Drop a Little AI on It: Random Test Data Generation

TestRail, AI, Machine Learning, Random Test Data

This is a guest post by Matthew Heusser.

The world of software testing is awash in hype about Artificial Intelligence. On one hand, we have the people who seem to think that within a month there will be a tool that takes a web page address and returns test results, no humans involved. On the other there are the folks declaring the emperor has no clothes.

The truth, as always, will likely be somewhere in the middle.

Let’s talk about how to use the simplest of Artificial Intelligence (AI) in test tooling.

Artificial Intelligence (AI) But Not Machine Learning (ML)

If you look for a dictionary definition of AI, you may find it is any use of a computer to simulate intelligence. Thus, when you type a series of symptoms into WebMD and come back with a potential diagnosis, that is a kind of AI. When your test code has an “if” statement in it, that is a kind of AI. Most of the time, when people talk about AI, they mean a system that is capable of “learning” in some capacity. For example, a system could look at a series of numbers and make predictions about what might come next, look at what actually came next, and then use that data to make further predictions. We call that training, and it is a particular form of Machine Learning (ML).

Before we get to ML, we can inject randomness in our test data. This increases the coverage of the application, and can find errors, with very little effort. It might not be actual intelligence, but it certainly fits the definition of artificial intelligence.

Let’s begin with an example.

A Simple Password Example

Say, for example, that we are testing the create profile screen with automation tooling. One classic way to do this is to create a valid_account_create method that takes a table full of potential valid passwords. For our purposes, say a valid password must be eight characters, of which there must be at least three of the following: lowercase letters, uppercase letters, numbers, and symbols. As a team, before the project begins, we create a table like this:

     Password      Is Testing
     A!bc5678      All 4
     Abcd5678      Capital, lower, number
     !!bc5678      Symbol, lower, number
     A!bcdefg      Upper, symbol, lower
     A!CD5678      Upper, symbol, number

We would likely have another test for invalid passwords – seven characters, nine characters, no characters, only two-out-of-the-four, only one, and so on.

The problem here is what Dr. Cem Kaner calls the “problem of local optima.” It is possible that the programmer keyed in on something else, some other condition, that we cannot see from the requirements.

What if we could randomly generate valid passwords instead, put that value in a variable, and then use it for the rest of the test?

Let’s talk about it.

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The Random Password Generator

First, for each of the eight characters, randomly select if the character will be upper, lower, symbol, or number. Then for that character type, select a random value. Then run through the string to see if it is valid. If it needs to be valid, you could stick it in a while () loop until it creates a valid password.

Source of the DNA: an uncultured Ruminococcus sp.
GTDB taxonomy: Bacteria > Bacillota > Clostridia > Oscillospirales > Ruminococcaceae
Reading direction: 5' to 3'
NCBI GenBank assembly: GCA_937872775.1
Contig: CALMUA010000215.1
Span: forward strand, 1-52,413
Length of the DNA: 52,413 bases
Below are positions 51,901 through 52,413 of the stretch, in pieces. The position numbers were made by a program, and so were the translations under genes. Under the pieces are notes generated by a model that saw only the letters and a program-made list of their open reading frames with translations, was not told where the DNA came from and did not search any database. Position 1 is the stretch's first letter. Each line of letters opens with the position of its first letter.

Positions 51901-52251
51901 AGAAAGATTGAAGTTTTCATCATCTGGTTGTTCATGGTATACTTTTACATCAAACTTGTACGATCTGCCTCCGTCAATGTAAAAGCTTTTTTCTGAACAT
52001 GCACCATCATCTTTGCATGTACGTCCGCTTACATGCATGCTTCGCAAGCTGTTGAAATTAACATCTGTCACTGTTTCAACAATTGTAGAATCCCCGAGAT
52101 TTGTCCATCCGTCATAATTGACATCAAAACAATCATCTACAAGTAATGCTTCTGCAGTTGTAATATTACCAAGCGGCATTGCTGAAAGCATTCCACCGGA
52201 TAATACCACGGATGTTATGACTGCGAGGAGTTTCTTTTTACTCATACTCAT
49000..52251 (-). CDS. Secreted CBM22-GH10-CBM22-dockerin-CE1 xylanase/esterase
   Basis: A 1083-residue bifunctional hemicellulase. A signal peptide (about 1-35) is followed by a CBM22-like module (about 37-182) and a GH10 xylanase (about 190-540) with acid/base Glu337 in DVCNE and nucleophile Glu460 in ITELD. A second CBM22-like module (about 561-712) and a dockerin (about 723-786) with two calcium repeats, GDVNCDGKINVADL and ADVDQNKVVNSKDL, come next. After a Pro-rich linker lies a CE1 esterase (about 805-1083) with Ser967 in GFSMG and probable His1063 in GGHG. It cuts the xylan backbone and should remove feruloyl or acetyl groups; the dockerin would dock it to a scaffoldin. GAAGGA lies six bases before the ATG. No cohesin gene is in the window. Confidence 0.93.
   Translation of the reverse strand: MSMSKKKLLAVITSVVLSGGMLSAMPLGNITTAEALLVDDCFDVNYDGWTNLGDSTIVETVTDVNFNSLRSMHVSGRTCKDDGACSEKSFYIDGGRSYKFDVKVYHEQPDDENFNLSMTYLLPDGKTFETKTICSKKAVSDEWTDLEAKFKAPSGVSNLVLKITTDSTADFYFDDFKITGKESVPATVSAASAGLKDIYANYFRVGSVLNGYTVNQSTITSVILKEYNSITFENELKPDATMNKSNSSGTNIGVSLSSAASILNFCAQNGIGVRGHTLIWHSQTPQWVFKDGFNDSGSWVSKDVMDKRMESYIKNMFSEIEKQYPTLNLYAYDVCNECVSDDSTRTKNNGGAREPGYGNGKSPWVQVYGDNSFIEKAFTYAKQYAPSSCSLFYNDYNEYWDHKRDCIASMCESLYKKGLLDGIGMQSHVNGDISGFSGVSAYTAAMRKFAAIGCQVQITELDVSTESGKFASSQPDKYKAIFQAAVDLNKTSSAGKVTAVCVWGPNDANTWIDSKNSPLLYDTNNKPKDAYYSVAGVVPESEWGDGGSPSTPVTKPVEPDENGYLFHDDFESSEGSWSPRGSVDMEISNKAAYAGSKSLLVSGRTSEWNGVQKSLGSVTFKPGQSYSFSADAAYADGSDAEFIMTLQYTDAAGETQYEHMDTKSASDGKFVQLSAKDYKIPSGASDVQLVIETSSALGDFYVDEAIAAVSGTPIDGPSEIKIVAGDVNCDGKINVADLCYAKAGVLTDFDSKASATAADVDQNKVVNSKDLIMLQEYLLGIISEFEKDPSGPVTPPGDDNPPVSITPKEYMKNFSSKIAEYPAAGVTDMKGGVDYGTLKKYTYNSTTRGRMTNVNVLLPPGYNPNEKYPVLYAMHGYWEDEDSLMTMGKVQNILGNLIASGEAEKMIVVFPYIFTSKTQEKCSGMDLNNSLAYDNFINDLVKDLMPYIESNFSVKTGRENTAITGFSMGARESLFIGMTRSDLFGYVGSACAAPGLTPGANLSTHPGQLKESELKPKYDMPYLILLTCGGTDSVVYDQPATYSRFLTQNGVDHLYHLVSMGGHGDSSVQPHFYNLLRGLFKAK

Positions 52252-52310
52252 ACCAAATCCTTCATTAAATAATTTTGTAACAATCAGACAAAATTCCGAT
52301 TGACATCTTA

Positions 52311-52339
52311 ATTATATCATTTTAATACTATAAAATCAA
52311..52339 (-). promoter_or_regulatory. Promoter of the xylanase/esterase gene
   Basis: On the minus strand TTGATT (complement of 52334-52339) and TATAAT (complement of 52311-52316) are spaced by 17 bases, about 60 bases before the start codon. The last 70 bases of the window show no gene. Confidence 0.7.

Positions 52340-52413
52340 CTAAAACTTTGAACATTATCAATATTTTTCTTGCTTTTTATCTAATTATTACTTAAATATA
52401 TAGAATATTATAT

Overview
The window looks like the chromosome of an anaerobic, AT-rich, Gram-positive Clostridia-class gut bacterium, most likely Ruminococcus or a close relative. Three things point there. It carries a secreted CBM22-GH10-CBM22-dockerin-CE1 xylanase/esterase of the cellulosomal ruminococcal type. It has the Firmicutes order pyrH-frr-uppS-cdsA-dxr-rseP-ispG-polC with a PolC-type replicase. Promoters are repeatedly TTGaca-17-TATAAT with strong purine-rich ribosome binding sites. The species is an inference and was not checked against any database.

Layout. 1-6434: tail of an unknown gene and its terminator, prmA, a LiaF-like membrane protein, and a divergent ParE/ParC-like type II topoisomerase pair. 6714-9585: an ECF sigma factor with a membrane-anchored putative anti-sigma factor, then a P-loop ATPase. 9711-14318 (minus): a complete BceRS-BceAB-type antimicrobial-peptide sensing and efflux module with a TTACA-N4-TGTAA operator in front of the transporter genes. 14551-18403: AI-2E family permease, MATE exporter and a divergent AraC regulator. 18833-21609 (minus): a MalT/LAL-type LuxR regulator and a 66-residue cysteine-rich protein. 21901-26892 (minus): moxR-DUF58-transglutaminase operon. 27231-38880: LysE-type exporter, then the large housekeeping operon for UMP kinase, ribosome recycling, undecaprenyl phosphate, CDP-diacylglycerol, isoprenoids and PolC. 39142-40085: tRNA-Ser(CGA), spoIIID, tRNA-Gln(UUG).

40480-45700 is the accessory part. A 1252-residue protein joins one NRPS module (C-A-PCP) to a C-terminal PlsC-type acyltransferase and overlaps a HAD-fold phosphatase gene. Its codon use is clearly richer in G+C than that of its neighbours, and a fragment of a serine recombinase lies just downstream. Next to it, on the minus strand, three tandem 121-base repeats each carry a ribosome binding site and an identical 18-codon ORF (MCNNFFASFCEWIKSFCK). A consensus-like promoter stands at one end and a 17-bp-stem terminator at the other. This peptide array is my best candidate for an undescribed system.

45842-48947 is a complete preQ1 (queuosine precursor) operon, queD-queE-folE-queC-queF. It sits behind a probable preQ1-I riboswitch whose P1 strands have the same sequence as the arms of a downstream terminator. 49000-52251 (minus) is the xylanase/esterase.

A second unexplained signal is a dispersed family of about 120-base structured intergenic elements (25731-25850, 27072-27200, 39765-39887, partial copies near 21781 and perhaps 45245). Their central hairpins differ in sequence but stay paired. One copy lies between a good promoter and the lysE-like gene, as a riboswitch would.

The amazing thing about this sort of test is that it will find bugs. Doug Hoffman, a founding member of the Association for Software Testing, once used a similar approach to test a 32-bit square root function. Instead of random data, he used a for loop to test every possible input – and found two problems. In this case, we will find a defect – the <> and / symbols, which are part of HTML, generate errors. The Javascript on the front-end that was checking the passwords calls the password valid, but the server removes the symbols. Thus, in the database, the passwords are encrypted without the symbols. Users will create the account with no error, but not be able to log in.

To be more specific, if someone’s password is “1234”, it will be saved, and work to login, as BR1234. During an overnight test run, the user will create an account but fail to login. By storing these in variables that are saved during the test run, the programmer can easily find and fix this issue.

That’s not an idle comment; I recently ran into this problem personally when changing my password at a regional bank.

Other Uses for Random Data

Bug Magnet is a free browser plugin that can generate random but valid data of various kinds, from names to dates to valid email addresses. Faker is a PHP library that can do similar things for automation. Phone numbers, addresses, colors, and lorem ipsum text are just a few examples of the kinds of easy-to-generate random values you might use. While it is a little dated, perlclip by James Bach and Danny Faught can generate random data of many types from the command line, and put it into the screen or the paste buffer. Because it runs at the command line, any program can run it and redirect the output and use it. For that matter, if your tool supports a programming language like C#, you can create your own.

There’s a handful of ways to create random test data, and a story of the kind of bugs they can find. Have you used random test data in your projects? If you did, what kind of errors did you find?

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Matthew Heusser is the Managing Director of Excelon Development, with expertise in project management, development, writing, and systems improvement. And yes, he does software testing too.

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